Euphorbia tirucalli produces a milky, sticky substance when damaged which has a number of uses in the modern world. One of its most notorious uses was as a way of ‘burning off’ warts and blemishes on the skin. While not recommended by medical professionals, the sap of this branch is still occasionally used to remove skin tumours.
Primarily this plant grows across Africa, although it is very popular in Sri Lanka where it is known as Sinhala. It grows mostly in dry areas and is often grown for use as hedging borders for land or to feed cattle.
This hardy green shrub has brush-like branches and can grow up to 10m in height, although the average is around 5m. They can range in appearance from smaller, bush shapes to almost tree-like, with dark green branches and darker stems.
Euphorbia tirucalli can be planted virtually any time of year, although they prefer the ample sunshine and warmer temperatures of summer.
The Euphorbia tirucalli is a member of the Euphorbia genus which includes around 2,000 species. Its varieties are often referred to as ‘spurges’ and it is one of the most diverse genus in the plant world.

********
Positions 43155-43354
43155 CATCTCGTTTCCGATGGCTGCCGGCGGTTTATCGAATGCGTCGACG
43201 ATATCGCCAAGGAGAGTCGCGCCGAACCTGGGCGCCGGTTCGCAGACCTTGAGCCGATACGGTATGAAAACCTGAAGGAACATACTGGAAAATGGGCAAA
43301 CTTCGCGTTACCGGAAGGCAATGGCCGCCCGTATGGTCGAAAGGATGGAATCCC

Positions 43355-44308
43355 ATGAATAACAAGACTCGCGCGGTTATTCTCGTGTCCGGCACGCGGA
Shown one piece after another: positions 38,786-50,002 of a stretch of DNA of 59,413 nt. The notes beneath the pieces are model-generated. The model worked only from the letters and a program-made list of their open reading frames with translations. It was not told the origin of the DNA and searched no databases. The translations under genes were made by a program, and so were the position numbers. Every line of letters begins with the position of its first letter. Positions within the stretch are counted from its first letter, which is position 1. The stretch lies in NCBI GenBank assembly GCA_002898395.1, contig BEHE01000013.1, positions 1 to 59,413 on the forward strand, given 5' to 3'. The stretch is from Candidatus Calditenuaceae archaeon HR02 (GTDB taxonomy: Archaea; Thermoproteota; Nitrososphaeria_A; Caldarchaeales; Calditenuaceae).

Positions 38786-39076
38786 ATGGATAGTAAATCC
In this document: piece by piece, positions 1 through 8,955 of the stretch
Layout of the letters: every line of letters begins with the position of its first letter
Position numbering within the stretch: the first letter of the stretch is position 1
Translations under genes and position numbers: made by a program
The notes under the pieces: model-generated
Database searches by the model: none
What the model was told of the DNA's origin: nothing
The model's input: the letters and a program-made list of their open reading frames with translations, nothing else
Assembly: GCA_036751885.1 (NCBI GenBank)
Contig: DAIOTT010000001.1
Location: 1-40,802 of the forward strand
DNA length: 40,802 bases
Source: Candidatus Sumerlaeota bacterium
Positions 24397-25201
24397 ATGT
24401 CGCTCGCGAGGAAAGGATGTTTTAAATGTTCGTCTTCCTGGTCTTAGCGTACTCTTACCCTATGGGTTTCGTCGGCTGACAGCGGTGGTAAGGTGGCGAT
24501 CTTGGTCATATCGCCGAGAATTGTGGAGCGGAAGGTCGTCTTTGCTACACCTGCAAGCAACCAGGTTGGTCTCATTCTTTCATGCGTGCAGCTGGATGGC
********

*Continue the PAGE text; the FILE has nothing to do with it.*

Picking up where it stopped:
Remember to wear gloves when handling the Euphorbia tirucalli as the milky sap is produces is a strong irritant. Water it regularly during spring and summer, with a reduced amount during the winter months.
Did you know?
Euphorbia tirucalli is also known by a variety of other names, including Firestick Plants, Indian Tree Spurge, Naked Lady, Pencil Tree, Sticks on Fire or Milk Bush.
This plant is often used in medicines but, if handled incorrectly, can be poisonous and will irritate the skin. Additionally if it comes in contact with the eyes it can sometimes lead to temporary blindness.
The milky sap of the Euphorbia tirucalli can be refined into a form of gasoline and it has been hypothesised that one acre of these plants could produce between 10 and 50 barrels of oil.